Sustainabiliteens! The Climate Music Project, Farmbot!

by | Mar 29, 2023 | Podcasts, The Climate Daily

Sustainabiliteens! Plus the Climate Music Project, and Farmbot!



The Sustainabiliteens! They’re a superhero group out of the metropolitan Vancouver region of British Columbia, Canada. Okay they’re not a superhero group but they are some super powerful Canadian high schoolers making positive change in their community. Sustainabiliteens have a simple message. They believe the foundation of a stable civilization is a stable climate. They recognize that the current climate crisis is precipitating ecological collapse and the devastation of the natural world, but not evenly. These teenagers see that Canada’s working class, Indigenous people and people of color are disproportionately affected.

Their vision is to use their power to create a more just and sustainable world. Some of their exercises in power include in May 2019 mobilizing 3,000 citizens of Vancouver in a nationally driven climate strike. Just four months later, in September 27, 2019, they mobilized 175,000 of Vancouver’s citizens to participate in protest against the Canadian coal mining company Teck. Most recently, the influenced the Vancouver City Council to pass its Climate Emergency Action Plan, setting Vancouver on the path to cut GHG emissions by 50% by 2030. Rock on.

DEEPER DIVE: Sustainabiliteens



Climate change is an issue that can be hard for some to prioritize. It’s abstract. We can read the charts and the statistics—but is there a way to feel it? The Bay Area’s Climate Music Project at UC Berkeley wants to make the experience visceral.

ClimateMusic began in 2014 with San Francisco-based artist, Stephan Crawford wondering how to get ordinary folks to care about the the climate crisis. “Many people are aware there’s this thing called climate change, but relatively few are aware of the urgency of the issue,” he says. So Crawford, who has a background in the arts and environmental sciences, turned to the universal language of music. He invited performers and scientists to a “hack day,” with the lure of food, and asked them to compose a climate-inspired piece in eight hours. “They worked like mad and just congealed as a team, and at the end of that day…there were actually tears in the audience,” he recalls.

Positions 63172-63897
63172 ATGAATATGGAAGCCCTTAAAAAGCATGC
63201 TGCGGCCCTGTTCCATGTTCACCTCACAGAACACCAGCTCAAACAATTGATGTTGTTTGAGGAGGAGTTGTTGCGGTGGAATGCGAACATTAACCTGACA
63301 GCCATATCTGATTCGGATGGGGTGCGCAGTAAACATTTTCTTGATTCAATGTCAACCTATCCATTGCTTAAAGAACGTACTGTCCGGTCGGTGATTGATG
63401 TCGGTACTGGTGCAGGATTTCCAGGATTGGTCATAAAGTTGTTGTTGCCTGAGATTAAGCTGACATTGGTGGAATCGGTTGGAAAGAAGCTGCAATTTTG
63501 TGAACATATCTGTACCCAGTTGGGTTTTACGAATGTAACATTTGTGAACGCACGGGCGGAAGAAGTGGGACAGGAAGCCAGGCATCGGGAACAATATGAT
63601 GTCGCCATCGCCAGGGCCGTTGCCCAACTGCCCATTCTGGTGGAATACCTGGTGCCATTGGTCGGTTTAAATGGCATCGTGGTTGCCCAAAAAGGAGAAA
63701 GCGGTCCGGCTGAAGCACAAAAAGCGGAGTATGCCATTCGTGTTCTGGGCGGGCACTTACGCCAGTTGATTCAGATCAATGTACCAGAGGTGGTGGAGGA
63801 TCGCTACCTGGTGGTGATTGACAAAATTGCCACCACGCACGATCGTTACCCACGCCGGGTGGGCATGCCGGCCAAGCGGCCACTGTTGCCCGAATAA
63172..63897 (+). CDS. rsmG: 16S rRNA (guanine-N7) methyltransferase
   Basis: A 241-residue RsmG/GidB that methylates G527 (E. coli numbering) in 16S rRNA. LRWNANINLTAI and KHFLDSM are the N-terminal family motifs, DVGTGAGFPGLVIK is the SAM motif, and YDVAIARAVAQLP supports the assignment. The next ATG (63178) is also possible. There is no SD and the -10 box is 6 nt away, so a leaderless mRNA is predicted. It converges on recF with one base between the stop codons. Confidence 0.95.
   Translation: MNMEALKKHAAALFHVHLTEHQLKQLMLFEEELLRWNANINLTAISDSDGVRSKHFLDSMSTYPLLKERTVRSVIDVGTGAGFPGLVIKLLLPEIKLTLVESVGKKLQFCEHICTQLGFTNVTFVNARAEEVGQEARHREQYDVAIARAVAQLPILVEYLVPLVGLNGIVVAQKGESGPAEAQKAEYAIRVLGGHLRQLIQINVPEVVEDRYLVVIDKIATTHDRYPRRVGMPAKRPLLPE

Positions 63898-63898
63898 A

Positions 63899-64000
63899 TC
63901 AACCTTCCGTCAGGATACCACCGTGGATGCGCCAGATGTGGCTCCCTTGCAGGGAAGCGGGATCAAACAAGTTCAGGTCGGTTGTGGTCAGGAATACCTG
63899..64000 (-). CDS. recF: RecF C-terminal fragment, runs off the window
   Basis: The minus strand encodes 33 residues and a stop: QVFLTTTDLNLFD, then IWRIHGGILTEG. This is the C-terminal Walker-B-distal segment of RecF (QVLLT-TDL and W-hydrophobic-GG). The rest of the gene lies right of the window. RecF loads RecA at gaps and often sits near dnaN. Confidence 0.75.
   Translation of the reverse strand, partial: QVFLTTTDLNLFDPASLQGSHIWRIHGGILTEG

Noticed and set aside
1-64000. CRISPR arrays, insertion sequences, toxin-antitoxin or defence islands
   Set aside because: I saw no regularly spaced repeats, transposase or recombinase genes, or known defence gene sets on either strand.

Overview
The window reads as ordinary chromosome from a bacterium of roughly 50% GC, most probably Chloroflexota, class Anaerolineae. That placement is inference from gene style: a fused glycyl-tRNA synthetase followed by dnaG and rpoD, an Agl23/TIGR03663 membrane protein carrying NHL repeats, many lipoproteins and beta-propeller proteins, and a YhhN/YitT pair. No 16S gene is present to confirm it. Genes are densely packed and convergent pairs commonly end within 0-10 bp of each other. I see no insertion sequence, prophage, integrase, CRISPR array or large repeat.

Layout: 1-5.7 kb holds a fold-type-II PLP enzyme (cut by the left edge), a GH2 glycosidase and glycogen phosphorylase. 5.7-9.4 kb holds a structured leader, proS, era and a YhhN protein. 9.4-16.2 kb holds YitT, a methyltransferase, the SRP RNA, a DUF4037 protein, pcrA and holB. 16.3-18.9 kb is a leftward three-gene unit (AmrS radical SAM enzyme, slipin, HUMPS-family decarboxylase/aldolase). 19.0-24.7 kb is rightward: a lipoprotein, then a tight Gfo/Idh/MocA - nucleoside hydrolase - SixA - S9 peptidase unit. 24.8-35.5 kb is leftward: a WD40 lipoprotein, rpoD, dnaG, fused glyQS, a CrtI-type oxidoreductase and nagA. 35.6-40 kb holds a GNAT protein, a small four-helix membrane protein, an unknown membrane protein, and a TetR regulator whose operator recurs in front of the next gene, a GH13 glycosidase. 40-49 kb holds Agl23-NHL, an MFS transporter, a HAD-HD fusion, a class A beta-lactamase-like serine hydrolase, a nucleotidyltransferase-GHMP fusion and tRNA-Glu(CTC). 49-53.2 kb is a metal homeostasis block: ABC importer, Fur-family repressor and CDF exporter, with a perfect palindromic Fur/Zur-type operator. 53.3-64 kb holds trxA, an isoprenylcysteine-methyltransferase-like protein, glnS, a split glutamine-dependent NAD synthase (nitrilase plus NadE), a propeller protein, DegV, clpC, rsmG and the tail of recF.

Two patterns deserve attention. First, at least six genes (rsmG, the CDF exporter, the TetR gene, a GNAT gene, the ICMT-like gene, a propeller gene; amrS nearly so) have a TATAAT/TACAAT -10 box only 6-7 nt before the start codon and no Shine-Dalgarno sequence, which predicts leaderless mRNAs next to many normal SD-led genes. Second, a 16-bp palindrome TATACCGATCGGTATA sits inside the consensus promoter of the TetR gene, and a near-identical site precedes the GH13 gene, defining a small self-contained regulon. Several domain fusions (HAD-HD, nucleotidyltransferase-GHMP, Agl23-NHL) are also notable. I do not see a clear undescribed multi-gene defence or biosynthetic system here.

ClimateMusic is a collaboration between data science and music that tells the story of how the climate has changed in the last 200 years, what we can expect in the future, and how we can all help address what’s arguably the greatest challenge facing humanity. It’s been called “an extraordinary project that aims to draw attention to global warming in a completely different way.”

In 2020, ClimateMusic launched two initiatives—a podcast called Climate Vibes, hosted by Kaya Sakamoto; and another project titled, “Play for the Planet,” an innovative way for musicians around the globe to collaborate during the pandemic.

Experience climate change with the senses. Experience ClimateMusic.

DEEPER DIVE: CLIMATEMUSIC, Play for the Planet, Climate Vibes



I came across this bit of technology the other day, and it’s so bananas, I had to share it. It’s called FarmBot. FarmBot is a robot farmer that comes with an open-source web application. This app allows users to setup, customize and control it. FarmBot is a DIY agriculture robot that will create and maintain your garden. The company claims setup can easily be completed within an hour. For those who were never really into gardening, FarmBot takes away all the hassle that traditional gardeners must go through by automating the process. 

(I get it. It’s like a Roomba, but for your garden!) 

FarmBot is a startup company that raised over $800K via crowdfunding in order to create its first DIY kit. The idea is a high-tech garden or small farm that can monitor just about every aspect of plants while controlling them is like a game. A 3D printed robot arm plants vegetables, waters them, monitors soil conditions, and captures images. Meanwhile, the farmer can control all the tools from a web app that functions a bit like if  the farm simulator video game “Stardew Valley” had a real-life companion. 

There are three reasons why FarmBot matters to us. First, precision farming has been hailed as the future of agriculture, sustainability, and the food industry. That’s why FarmBot is working to bring precision agriculture technology to environmentally conscious individuals for the first time. 

The second reason is climate change adaptation. Rising temperatures in farm belts across the world will decrease crop yields, This will lead to potential food shortages. Also, climate change adaptation will require drastically less use of diesel and gas, the primary energy sources for trucks and other food-transporting vehicles. So, growing local will provide a hedge against food insecurity.

Which brings up reason #3: With FarmBot, you can essentially farm from anywhere. And by “anywhere”, I mean vacant city lots (with permission of course), flat rooftops (if renting with landlord’s permission, of course), abandoned parking lots, or heck, for that matter in shipping containers, or even on your own patio. The reality is you don’t need a lawn. You just need a stable, robust flat surface, as well as access to water and electricity.

DEEPER DIVE: DigitalTrends, FarmBotForum, FarmBot, Business Insider, All Home Robotics